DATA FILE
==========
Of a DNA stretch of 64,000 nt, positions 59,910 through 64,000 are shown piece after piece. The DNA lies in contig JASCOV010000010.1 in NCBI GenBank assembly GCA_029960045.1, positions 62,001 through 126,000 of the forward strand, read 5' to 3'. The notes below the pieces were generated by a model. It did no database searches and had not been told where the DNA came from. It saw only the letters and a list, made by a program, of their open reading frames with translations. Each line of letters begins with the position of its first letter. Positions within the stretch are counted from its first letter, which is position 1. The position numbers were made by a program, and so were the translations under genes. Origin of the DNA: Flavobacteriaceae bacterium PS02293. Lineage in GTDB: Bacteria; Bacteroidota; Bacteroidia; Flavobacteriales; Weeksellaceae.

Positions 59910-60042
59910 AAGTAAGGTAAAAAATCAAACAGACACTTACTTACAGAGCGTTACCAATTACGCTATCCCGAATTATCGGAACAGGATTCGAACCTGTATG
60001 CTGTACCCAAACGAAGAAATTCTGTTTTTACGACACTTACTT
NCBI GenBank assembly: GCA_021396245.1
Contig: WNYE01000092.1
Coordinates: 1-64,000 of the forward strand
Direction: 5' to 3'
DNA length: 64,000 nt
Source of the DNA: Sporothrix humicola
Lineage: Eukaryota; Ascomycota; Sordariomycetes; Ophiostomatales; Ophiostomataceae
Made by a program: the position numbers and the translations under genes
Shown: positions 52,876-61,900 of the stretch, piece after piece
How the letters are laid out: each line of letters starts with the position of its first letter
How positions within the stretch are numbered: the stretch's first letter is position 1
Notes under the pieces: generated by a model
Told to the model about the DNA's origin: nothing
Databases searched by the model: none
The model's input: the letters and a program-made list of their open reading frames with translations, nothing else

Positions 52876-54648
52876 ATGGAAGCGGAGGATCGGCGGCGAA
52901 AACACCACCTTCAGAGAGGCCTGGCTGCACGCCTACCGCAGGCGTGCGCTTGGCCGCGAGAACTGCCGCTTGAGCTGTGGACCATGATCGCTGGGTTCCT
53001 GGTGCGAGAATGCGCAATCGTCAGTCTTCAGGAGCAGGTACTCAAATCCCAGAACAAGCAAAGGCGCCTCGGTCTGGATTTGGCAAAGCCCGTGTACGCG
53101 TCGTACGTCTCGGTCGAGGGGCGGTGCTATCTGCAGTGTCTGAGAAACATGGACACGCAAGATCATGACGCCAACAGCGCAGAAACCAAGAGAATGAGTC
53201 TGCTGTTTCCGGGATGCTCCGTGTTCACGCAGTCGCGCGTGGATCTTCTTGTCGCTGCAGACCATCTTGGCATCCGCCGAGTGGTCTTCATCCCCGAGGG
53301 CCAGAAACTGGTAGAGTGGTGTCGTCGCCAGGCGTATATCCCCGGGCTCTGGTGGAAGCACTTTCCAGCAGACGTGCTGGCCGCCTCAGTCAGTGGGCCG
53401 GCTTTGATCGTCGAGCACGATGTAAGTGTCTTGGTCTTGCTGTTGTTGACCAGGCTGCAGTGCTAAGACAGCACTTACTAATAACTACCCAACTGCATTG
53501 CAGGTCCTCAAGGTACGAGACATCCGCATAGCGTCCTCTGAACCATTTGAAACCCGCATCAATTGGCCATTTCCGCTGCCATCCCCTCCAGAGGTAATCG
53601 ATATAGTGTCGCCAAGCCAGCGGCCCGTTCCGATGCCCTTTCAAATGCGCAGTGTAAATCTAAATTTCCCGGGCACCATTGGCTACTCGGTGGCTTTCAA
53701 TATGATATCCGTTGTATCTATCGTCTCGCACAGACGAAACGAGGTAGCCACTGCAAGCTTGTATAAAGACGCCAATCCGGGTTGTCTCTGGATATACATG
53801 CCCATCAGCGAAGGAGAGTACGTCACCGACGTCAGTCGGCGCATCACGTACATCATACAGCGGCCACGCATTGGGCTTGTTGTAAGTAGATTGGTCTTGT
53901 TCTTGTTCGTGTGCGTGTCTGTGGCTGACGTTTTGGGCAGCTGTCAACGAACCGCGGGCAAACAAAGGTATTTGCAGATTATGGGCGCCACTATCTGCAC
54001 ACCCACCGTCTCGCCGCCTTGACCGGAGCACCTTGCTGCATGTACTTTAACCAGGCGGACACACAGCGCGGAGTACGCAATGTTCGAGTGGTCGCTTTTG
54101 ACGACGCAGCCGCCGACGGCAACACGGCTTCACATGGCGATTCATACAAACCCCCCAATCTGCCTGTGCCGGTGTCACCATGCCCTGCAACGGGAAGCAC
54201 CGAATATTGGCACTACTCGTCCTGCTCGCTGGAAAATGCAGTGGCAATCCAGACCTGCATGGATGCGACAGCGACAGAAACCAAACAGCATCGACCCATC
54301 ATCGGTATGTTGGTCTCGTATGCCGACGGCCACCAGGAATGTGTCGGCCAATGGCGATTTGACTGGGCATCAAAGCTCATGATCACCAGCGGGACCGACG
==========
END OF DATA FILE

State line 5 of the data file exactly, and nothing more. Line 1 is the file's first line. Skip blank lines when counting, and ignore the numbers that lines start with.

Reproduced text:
NCBI GenBank assembly: GCA_021396245.1